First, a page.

By Bent Greve
Chapter 1 Can selection in Welfare States Be Equitable? (pages 5–18): Bent Greve
Chapter 2 the opposite Le Grand? comparing the ‘Other Invisible Hand’ in Welfare companies in England (pages 19–32): Ian Greener and Martin Powell
Chapter three go out, Voice and caliber within the English schooling quarter (pages 33–45): Deborah Wilson
Chapter four while ‘Choice’ and ‘Choice’ should not an analogous: Institutional Frameworks of selection within the German Welfare procedure (pages 46–61): Florian Blank
Chapter five making a choice on Welfare or wasting Social Citizenship? voters' unfastened selection in fresh Italian Welfare country Reforms (pages 62–76): Paolo R. Graziano
Chapter 6 The ‘Consumer precept’ within the Care of aged humans: unfastened selection and real selection within the German Welfare nation (pages 77–93): Melanie Eichler and Birgit Pfau?Effinger
Chapter 7 A Comparative dialogue of the Gendered Implications of Cash?for?Care Schemes: Markets, Independence and Social Citizenship in predicament? (pages 94–108): Kirstein Rummery
Chapter eight demanding cohesion? An research of go out ideas in Social guidelines (pages 109–124): Menno Fenger
Chapter nine Freedom of selection in the course of the promoting of Gender Equality (pages 125–138): Steven Saxonberg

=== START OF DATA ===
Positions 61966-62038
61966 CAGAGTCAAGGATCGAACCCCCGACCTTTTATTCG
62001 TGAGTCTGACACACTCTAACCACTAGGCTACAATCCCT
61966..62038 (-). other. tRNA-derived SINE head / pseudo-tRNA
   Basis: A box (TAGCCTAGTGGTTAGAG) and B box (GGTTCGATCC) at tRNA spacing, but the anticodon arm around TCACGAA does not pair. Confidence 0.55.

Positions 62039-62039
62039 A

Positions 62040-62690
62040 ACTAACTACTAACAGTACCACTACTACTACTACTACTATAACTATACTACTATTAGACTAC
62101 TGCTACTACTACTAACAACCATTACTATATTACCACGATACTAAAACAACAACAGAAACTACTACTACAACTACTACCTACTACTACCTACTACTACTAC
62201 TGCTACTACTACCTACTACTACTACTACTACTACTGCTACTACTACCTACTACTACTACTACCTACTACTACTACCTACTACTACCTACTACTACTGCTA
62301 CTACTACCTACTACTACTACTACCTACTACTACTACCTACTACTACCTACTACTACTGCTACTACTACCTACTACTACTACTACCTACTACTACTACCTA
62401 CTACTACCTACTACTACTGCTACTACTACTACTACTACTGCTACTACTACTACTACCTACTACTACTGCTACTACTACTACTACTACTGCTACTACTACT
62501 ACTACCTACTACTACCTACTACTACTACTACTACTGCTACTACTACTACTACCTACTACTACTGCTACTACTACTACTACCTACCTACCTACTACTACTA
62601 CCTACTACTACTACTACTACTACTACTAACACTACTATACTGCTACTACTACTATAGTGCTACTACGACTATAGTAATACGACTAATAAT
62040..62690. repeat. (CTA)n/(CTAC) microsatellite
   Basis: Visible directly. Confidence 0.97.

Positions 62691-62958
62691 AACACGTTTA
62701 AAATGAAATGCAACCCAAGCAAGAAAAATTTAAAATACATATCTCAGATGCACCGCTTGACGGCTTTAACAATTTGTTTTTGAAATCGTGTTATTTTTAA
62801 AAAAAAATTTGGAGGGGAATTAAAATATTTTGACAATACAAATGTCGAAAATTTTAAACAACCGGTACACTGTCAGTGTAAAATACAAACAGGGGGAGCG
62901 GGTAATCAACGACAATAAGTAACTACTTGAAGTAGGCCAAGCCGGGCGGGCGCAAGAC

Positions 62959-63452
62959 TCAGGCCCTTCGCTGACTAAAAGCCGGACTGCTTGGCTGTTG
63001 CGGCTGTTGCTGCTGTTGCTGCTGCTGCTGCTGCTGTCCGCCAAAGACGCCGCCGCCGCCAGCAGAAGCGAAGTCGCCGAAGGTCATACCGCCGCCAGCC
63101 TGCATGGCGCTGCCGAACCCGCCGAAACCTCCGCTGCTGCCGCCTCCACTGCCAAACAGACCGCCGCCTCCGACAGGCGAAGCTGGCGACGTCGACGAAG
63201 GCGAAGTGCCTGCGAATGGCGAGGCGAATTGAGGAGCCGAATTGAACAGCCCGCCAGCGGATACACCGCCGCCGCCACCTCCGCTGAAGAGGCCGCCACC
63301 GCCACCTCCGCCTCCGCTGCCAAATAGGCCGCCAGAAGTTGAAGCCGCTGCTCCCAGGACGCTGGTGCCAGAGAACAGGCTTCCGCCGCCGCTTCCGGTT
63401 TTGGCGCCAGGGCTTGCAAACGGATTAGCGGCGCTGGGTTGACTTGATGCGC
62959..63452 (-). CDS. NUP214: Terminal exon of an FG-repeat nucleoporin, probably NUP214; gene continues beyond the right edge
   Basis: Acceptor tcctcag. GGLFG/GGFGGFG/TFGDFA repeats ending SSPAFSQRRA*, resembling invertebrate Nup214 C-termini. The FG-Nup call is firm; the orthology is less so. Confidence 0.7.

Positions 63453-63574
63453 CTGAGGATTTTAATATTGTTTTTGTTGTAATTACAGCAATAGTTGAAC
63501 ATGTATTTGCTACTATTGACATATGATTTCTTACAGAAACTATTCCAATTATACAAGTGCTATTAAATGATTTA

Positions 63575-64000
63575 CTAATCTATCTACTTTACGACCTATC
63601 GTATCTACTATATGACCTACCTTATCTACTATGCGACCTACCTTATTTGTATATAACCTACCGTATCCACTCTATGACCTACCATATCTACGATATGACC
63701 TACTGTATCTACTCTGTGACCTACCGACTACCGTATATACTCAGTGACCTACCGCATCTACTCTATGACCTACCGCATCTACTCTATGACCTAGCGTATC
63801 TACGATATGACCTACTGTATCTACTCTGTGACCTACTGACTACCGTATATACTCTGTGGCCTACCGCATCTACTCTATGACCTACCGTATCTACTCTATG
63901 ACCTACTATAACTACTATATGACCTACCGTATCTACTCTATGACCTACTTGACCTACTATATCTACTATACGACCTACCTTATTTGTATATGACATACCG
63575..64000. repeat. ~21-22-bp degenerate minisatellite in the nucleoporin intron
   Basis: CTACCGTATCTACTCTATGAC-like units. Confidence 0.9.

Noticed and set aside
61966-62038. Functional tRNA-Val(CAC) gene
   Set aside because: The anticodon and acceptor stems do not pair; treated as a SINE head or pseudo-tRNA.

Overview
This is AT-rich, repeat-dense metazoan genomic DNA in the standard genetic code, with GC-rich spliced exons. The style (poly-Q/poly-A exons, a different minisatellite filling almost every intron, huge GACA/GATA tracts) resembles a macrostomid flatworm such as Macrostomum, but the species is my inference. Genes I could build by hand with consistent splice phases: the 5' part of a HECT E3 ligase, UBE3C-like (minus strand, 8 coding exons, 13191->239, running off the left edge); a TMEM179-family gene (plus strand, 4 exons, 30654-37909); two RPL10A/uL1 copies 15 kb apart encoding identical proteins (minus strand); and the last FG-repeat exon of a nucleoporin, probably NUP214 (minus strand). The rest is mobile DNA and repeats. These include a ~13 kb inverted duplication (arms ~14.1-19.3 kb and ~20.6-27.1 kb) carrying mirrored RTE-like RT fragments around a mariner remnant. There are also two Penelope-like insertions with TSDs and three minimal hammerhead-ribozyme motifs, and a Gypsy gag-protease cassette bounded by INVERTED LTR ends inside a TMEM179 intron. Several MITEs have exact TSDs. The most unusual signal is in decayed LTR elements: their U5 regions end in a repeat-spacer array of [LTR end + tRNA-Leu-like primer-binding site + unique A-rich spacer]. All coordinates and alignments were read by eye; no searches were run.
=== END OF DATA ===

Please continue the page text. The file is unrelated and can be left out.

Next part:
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Additional resources for Challenges and Perspectives for the European Welfare States
Secretary of State for Health 2000). However, no matter how consumerist the public’s orientation in other areas of their life, when it comes to 30 The Other Le Grand? health care, as a whole they seem remarkably unwilling to act upon information that is available to them. We are all growing more obese and apparently engaging in more unhealthy activities in other aspects of our life, such as drinking and drug-taking, despite the mass of evidence saying how bad for us all this is. Le Grand has intervened in public health areas himself, calling for more incentives to be put in place for people to adopt healthier lifestyles, but the fact that this is necessary suggests that the public still do not put a premium on health information, and that if they are unwilling or unable to respond appropriately to public health information, there is little evidence to suggest that they will respond appropriately to information about health choices between local care providers.
Finally, Le Grand suggests that tariffs might be weighted in terms of severity of condition (which is already happening, but gives hospitals the incentive to grade patients at the maximum severity, and for purchasers of care instead to claim they are at the minimum), and even that tariffs might be weighted according to a deprivation index so that those living in poorer areas attract higher resources. Le Grand concludes that ‘choice-and-competition systems can achieve the ends of health-care policy.
The relevant scenario is still one of regulated prices, but now with horizontal product differentiation (‘product variety’). In a recent review of this area, however, Gaynor (2006) does not consider this scenario. He focuses solely on vertical product differentiation because ‘it is well known that firms will pursue minimal product variety in the absence of price competition’ (2006: 9). This result comes originally from Hotelling (1929), who 39 Deborah Wilson showed that, under certain conditions, it is rational for firms to make their products as similar as possible.